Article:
UN rights experts condemn Viet Nam for incommunicado detention of blogger ‘Mother Mushroom’
GENEVA - UN human rights experts(*) are urging the Government of Viet Nam to immediately release a popular blogger known as Mother Mushroom, who has been detained incommunicado since October last year.
Ms. Nguyen Ngoc Nhu Quynh, a 37-year-old environmental human rights defender, is accused of spreading propaganda against the Government. The charges are linked to her online activities that were critical of the Government.
Among the issues she tackled was an incident involving the dumping of toxic chemicals in April 2016, which polluted local waters and killed a large number of fish. Ms. Quynh demanded greater governmental accountability for the environmental damage. Ms. Quynh has been blogging about human rights abuses since 2006, and she was named Civil Rights Defender of the year in 2015 by the civil society organization Civil Rights Defenders.
“We are deeply concerned that Ms. Quynh is being detained because of the exercise of her right to freedom of opinion and expression on a matter of public interest,” the experts emphasized. “We fear for her physical and psychological integrity, and denounce the violations of her fundamental right to due process, in particular her being detained incommunicado, the denial of her right to legal counsel and the banning of visits from her family.”
The experts also pointed out that Ms. Quynh has faced continuous intimidation by the Government for almost eight years. “This includes frequent travel bans, physical assaults and threats,” the experts said, “just for promoting human rights through social media and for trying to protect the environment on which we all rely.” She has also been prevented from participating in peaceful protests.
“As an environmental human rights defender, Mother Mushroom should be honoured for her courage and perseverance in defending the environment and human rights for years without fear,” the experts stressed.
“Bloggers such as Ms. Quynh help to ensure that the public has access to information about environmental threats that affect their health and well-being,” the experts stated. “Her prolonged detention sends a negative signal to the public that their right to information is not respected”.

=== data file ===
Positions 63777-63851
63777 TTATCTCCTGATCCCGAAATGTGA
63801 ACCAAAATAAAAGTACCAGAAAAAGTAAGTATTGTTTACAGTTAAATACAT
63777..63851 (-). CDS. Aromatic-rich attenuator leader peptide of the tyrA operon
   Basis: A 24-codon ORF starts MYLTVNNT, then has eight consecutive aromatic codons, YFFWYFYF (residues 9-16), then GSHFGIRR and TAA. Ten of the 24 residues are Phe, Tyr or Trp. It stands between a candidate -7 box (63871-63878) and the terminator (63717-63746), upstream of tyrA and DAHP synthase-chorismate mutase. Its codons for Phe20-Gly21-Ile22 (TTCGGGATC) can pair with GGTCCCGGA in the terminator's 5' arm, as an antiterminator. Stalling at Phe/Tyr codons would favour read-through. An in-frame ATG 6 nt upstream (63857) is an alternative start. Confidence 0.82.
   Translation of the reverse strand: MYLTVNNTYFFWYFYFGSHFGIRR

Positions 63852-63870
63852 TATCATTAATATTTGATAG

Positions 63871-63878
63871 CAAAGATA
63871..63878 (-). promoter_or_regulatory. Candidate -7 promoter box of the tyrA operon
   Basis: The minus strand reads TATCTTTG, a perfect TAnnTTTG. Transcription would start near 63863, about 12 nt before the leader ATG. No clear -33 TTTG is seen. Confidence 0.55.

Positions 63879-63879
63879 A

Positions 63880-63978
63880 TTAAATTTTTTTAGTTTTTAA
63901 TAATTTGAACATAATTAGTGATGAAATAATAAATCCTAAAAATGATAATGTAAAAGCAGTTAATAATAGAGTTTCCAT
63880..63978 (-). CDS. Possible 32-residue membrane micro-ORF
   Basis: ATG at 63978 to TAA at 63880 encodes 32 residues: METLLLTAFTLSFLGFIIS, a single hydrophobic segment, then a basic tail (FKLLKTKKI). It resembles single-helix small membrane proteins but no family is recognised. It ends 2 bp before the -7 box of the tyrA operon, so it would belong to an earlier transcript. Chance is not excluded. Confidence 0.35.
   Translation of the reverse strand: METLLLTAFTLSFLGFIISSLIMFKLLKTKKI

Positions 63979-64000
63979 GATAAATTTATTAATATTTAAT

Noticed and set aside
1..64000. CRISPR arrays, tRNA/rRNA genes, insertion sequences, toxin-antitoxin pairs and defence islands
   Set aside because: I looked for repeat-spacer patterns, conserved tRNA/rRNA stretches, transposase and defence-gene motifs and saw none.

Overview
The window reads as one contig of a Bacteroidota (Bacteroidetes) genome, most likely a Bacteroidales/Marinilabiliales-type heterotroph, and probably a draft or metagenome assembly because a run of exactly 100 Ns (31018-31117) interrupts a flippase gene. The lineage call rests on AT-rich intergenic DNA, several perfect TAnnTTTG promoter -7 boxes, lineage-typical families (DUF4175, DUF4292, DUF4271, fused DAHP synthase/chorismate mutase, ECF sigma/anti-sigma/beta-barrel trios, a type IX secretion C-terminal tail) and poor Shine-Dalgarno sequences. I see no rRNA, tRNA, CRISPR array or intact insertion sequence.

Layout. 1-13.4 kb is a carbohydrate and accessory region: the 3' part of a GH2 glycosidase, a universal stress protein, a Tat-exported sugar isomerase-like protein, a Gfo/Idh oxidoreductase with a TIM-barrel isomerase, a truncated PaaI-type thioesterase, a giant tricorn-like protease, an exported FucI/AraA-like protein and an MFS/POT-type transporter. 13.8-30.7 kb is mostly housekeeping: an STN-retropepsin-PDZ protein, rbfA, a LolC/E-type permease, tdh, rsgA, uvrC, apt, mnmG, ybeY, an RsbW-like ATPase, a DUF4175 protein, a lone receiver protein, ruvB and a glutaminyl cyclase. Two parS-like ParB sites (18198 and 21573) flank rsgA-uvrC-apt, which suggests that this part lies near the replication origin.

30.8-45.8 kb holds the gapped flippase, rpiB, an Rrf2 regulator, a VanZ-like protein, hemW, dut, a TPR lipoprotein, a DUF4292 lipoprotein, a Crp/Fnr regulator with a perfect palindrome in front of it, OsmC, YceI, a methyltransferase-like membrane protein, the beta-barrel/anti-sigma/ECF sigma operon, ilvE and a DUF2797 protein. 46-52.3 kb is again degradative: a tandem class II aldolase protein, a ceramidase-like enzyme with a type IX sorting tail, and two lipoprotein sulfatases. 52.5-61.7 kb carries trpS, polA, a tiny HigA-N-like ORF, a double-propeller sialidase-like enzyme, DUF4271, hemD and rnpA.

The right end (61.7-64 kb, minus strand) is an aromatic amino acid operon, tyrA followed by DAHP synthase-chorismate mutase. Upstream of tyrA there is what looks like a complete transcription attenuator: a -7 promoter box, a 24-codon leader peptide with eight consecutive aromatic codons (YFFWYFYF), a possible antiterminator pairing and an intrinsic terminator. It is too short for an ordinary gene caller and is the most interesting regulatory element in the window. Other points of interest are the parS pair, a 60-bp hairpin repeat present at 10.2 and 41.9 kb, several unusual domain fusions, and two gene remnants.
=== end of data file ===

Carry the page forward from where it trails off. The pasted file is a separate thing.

The experts have already been in contact with the Government about the situation, reiterating the call made by the UN High Commissioner for Human Rights for her release last October.
(*) Mr. John H. Knox, Special Rapporteur on the issue of human rights obligations relating to the enjoyment of a safe, clean, healthy and sustainable environment; Mr. Maina Kiai, Special Rapporteur on the rights to freedom of peaceful assembly and of association, Mr. David Kaye, Special Rapporteur on the promotion and protection of the right to freedom of opinion and expression and Mr. Michel Forst, Special Rapporteur on the situation of human rights defenders, Mr. Baskut Tuncak, Special Rapporteur on the implications for human rights of the environmentally sound management and disposal of hazardous substances and wastes, are part of what is known as the Special Procedures of the Human Rights Council.
The Special Rapporteurs are part of the Special Procedures of Human Rights Council. Special Procedures, the largest body of independent experts in the UN Human Rights system, is the general name of the Council’s independent fact-finding and monitoring mechanisms that address either specific country situations or thematic issues in all parts of the world. Special Procedures’ experts work on a voluntary basis; they are not UN staff and do not receive a salary for their work. They are independent from any government or organization, and serve in their individual capacity.
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